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  1. #1
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    Scary Experience Yesterday Riding on Wet Road.

    Yesterday, I was riding down a long steep hill on a wet day. I have a Cannondale Synapse road bike that's about 5 years old. I was tucked down on the drops for a good aerodynamic ride. I hit, I'm guessing about 40 mph, and the front wheel began to wobble and I couldn't control it. This has never happened with this bike on dry pavement. I always test the wheels before riding to make sure they are true and they were. It was somewhat terrifying because I was going pretty damn fast on pavement and felt I was going down. I grabbed the brake handle with my left index finger and slowed the bike down a bit and the wheel stopped wobbling and I regained control. But for a half a minute there, I was truly frightened. Anyone ever have this experience and what could have caused it? The tires are typical thin road bike tires and were inflated to about 120 lbs.

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    Shimmy on fast descents is a pretty common problem and I've never seen any evidence that it's associated with wet roads so I suspect that it was just a coincidence that your first encounter with it happened to be on a wet road.

    There's a detailed discussion at Sheldon Brown's site:
    http://www.sheldonbrown.com/brandt/shimmy.html

    I've found that putting my knees solidly against the top tube is a pretty effective method of stopping the shimmy.

  3. #3
    Senior Member rumrunn6's Avatar
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    that's the "death wobble" look it up and has nothing to do with the wet conditions. but dude - 40 on wet roads? seriously?

    control the death wobble but getting out of your saddle to put your weight on your pedals lowering your center of gravity, grab the top tube with your knees to stabilize the dynamic shake, press down on the handle bars adding some weight to the front wheel, oh and slow down, I think that's the emergency list for the wobble ... the 1st time I got it I was going down hill pedaling my ass off trying to see just how fast I could go and I think I got up to about 40 and then wobble kicked it - it was not a pleasant experience and I vowed never to pedal like a maniac going downhill ever again!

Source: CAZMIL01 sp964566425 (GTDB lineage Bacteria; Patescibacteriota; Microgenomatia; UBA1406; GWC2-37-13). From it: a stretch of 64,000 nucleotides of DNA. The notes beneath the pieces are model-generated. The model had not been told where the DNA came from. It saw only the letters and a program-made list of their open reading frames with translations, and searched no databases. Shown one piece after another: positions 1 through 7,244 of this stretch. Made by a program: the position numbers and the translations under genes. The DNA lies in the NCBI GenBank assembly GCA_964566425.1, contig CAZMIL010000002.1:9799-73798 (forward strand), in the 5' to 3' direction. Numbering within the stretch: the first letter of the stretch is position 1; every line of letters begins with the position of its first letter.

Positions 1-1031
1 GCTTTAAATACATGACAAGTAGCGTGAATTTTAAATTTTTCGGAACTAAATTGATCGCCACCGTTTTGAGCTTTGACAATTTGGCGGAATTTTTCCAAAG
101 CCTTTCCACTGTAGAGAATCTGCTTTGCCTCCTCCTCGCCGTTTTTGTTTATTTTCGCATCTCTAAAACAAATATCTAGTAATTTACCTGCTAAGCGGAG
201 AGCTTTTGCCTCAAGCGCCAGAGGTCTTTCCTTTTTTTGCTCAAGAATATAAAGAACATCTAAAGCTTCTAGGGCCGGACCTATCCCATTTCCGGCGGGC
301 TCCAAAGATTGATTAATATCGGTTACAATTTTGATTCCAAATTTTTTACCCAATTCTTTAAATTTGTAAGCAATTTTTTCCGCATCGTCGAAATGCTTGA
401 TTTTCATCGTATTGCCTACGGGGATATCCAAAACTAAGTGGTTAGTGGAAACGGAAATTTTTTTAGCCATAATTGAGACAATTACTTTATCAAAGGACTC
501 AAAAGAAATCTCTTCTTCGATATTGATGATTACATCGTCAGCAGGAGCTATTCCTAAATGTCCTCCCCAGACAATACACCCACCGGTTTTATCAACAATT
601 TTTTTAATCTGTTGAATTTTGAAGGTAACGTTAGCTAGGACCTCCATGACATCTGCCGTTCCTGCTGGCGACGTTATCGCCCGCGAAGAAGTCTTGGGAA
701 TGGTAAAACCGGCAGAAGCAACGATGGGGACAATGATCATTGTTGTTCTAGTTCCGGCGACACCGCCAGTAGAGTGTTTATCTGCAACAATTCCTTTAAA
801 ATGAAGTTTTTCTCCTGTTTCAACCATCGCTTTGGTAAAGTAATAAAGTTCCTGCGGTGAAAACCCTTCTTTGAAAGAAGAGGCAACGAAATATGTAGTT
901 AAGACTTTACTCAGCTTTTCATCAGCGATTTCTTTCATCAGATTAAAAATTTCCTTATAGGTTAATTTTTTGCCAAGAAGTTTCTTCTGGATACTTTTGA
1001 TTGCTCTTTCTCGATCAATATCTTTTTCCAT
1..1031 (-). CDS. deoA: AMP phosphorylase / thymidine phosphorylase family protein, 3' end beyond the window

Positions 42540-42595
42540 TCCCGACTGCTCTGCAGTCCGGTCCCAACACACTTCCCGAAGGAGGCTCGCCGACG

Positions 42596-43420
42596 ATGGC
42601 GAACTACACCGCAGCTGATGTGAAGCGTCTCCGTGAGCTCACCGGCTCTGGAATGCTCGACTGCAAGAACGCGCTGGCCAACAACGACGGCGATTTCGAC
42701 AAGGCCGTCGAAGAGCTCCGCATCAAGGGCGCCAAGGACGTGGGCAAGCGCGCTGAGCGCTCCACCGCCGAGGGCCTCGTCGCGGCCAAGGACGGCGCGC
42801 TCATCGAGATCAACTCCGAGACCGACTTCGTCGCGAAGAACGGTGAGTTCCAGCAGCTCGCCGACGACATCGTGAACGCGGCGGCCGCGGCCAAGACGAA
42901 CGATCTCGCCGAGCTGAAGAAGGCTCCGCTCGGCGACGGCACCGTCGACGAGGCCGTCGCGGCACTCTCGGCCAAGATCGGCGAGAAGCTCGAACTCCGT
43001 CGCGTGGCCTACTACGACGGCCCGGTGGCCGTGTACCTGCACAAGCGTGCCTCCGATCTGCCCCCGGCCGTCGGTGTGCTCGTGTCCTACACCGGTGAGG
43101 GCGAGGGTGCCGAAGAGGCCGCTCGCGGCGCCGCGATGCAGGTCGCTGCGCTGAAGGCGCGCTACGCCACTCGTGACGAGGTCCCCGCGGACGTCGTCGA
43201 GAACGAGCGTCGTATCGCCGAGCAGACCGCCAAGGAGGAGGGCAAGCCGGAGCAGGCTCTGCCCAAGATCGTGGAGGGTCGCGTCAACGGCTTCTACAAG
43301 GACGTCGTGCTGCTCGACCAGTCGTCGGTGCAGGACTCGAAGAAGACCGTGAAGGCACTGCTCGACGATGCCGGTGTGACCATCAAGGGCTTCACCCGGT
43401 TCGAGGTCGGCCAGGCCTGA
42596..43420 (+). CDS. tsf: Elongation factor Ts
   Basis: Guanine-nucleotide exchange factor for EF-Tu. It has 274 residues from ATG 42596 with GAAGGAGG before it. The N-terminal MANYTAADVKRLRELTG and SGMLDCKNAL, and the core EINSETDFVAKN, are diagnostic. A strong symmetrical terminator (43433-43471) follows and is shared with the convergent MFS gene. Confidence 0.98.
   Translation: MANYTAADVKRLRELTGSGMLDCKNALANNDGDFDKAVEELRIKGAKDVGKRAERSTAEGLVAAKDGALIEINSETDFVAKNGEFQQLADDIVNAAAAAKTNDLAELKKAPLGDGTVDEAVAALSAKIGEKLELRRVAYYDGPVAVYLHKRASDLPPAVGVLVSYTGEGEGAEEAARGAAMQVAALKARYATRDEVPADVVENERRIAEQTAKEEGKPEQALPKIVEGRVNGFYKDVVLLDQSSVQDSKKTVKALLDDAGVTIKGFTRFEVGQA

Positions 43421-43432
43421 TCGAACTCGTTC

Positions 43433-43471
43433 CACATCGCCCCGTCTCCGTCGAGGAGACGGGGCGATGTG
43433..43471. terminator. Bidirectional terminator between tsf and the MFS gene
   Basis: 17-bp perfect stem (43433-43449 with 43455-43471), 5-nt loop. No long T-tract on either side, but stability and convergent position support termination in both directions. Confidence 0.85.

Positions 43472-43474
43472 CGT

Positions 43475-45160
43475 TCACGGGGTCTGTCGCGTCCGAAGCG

cycling is like baseball ~ it doesn't take much to make it interesting

  4. #4
    Peripheral Visionary spock's Avatar
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    It might be that you had too much weight on the front wheel and your grip was too tight and the wheel might have hit something to cause the instability.

    It also might be that the wheel wasn't tightened securely to the forks or the axle cones got loosened.

  5. #5
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    Quote Originally Posted by rumrunn6 View Post
    that's the "death wobble" look it up and has nothing to do with the wet conditions. but dude - 40 on wet roads? seriously?

    control the death wobble but getting out of your saddle to put your weight on your pedals lowering your center of gravity, grab the top tube with your knees to stabilize the dynamic shake, press down on the handle bars adding some weight to the front wheel, oh and slow down, I think that's the emergency list for the wobble ... the 1st time I got it I was going down hill pedaling my ass off trying to see just how fast I could go and I think I got up to about 40 and then wobble kicked it - it was not a pleasant experience and I vowed never to pedal like a maniac going downhill ever again!
    Wow! Death wobble! I tell you, that's an appropriate name for it, because for a time there, I felt I was going to have a serious accident.

  6. #6
    Senior Member dougmc's Avatar
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    Quote Originally Posted by prathmann View Post
    Shimmy on fast descents is a pretty common problem and I've never seen any evidence that it's associated with wet roads so I suspect that it was just a coincidence that your first encounter with it happened to be on a wet road.